Parallel with the negative heroines, Tolstoy still portrays, at least in a brief sketch, his ideal women, in Liza, Irtenyev’s wife and in the old Pashenka. Till the end of his life Tolstoy could not blend those two images into one. For him, women stayed either angels or devils. But, during his last period, he did not blame women only for the corruption and sin, did not see them as the Satan’s tool. He blamed men as women’s teachers for “infecting” them with their own sexuality. In his pessimistic picture of the most intimate human instincts, Tolstoy is sensing the problems of a modern society. In this way he is our contemporary. Corrupted by civilization modern men and women, the ones that lose contact with nature, stay isolated even in the most intimate human contact, that of sexual union. Not only do they stay isolated, but in the extreme cases one partner may turn to a blind, violent act of murder.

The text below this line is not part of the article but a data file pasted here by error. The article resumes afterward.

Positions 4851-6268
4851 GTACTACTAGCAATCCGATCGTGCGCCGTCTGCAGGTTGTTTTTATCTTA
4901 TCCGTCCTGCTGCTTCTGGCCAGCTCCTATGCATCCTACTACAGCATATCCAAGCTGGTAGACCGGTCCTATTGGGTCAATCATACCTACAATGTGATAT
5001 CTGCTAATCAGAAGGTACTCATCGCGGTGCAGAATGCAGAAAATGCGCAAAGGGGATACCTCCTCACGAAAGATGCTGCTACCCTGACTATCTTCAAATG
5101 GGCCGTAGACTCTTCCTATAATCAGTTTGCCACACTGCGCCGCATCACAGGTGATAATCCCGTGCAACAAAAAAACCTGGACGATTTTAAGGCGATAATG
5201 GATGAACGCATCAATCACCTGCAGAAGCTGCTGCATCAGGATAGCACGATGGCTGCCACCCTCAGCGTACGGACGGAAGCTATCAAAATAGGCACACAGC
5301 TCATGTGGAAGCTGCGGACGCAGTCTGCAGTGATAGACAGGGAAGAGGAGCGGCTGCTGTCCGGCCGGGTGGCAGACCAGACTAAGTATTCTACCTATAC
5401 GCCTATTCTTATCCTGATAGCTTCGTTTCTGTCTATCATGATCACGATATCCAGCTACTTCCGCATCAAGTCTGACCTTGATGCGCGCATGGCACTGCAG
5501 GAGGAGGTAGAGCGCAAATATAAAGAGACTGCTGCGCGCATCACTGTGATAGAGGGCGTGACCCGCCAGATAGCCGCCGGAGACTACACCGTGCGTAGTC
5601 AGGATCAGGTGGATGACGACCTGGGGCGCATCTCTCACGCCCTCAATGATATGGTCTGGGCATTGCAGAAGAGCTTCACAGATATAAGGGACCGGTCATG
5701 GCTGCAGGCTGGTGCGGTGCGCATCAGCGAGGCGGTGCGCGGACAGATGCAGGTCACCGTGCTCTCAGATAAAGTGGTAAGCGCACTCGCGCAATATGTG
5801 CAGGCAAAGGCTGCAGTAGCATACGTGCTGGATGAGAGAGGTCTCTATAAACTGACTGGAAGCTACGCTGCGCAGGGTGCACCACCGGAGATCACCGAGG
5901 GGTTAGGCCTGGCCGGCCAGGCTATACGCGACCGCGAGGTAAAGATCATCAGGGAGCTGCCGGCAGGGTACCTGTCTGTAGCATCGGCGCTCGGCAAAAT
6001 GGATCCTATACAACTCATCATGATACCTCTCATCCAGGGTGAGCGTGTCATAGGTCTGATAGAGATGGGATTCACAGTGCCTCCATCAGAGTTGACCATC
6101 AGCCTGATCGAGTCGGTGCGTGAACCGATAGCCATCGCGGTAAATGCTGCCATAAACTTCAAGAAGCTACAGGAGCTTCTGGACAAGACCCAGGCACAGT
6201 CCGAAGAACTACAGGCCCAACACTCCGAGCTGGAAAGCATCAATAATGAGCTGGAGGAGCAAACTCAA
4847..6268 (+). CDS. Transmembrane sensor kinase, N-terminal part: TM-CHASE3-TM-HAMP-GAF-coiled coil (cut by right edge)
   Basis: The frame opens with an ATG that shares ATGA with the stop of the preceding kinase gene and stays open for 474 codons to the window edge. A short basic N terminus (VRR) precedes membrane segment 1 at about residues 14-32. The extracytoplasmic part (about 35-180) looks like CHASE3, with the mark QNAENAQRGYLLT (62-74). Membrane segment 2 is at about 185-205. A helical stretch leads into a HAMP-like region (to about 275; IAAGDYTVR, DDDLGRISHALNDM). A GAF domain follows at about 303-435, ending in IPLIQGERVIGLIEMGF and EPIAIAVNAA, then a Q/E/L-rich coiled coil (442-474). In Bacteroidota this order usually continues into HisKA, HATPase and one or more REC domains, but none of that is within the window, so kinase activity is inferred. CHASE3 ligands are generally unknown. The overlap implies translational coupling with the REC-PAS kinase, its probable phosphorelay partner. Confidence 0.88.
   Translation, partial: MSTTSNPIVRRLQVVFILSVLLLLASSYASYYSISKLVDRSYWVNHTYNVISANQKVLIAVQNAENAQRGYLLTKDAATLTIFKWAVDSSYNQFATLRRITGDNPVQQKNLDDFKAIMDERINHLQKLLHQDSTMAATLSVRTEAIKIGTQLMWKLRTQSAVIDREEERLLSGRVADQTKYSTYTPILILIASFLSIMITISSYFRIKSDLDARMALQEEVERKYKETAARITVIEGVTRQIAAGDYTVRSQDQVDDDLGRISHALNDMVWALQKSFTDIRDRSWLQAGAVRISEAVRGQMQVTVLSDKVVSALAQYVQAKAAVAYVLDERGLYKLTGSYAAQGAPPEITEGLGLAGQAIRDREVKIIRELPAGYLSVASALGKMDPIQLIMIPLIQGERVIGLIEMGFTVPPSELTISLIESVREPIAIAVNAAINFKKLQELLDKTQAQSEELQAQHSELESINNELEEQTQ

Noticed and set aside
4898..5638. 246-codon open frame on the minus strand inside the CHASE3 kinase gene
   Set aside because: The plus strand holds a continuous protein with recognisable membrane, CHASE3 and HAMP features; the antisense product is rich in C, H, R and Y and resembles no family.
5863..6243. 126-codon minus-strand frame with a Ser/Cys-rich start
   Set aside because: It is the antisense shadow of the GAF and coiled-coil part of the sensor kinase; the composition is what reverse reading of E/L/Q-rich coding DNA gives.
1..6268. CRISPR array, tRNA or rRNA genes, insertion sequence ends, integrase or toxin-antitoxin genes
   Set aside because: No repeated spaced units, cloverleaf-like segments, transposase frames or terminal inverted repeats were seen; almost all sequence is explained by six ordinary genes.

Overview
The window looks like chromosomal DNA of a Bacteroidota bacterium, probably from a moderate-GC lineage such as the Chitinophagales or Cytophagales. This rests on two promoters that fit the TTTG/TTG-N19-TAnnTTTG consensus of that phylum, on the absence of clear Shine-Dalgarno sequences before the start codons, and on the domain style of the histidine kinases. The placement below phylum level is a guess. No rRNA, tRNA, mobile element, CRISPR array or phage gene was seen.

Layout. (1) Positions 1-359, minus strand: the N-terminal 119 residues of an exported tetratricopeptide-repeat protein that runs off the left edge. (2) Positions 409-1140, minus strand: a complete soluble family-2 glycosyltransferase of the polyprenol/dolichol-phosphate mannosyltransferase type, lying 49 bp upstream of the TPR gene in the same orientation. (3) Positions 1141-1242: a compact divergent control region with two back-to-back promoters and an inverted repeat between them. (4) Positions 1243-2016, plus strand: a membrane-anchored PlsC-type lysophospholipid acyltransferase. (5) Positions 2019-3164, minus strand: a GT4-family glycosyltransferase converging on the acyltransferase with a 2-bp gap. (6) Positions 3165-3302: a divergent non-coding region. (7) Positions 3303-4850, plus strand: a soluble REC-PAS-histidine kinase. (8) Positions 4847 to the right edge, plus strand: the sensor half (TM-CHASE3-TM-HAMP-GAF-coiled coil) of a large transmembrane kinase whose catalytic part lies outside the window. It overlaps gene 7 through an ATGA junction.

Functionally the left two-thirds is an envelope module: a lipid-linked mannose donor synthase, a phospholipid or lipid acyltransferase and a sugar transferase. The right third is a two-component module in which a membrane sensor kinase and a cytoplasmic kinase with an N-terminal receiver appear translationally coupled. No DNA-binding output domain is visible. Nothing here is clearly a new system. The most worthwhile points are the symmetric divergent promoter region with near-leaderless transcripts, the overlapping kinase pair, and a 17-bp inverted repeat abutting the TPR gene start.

What, then, is Tolstoy’s message?

It is all in his writing and can be summarized as follows: an individual is happy when harmony is maintained. The harmony is gained through living close to nature, as a part of it, understanding and following nature’s laws. In relations with others, an individual should exercise acceptance and non-violence, love for everybody and everything in the Universe. Marriage and intimacy should be based on both physical (biological) and spiritual compatibility, in order to result in a natural harmony and happiness. Tolstoy’s answer to the growing problems of a civilized society is in education and enlightenment.
And what is the woman's role in it? Tolstoy’s answer is: The crucial role of birth, sustaining life, and the education of the new generation as given by nature to women. Women are men's mothers, sisters, wives and companions through life, life of an individual and life of the mankind.
That also answers how much Tolstoy appreciated women.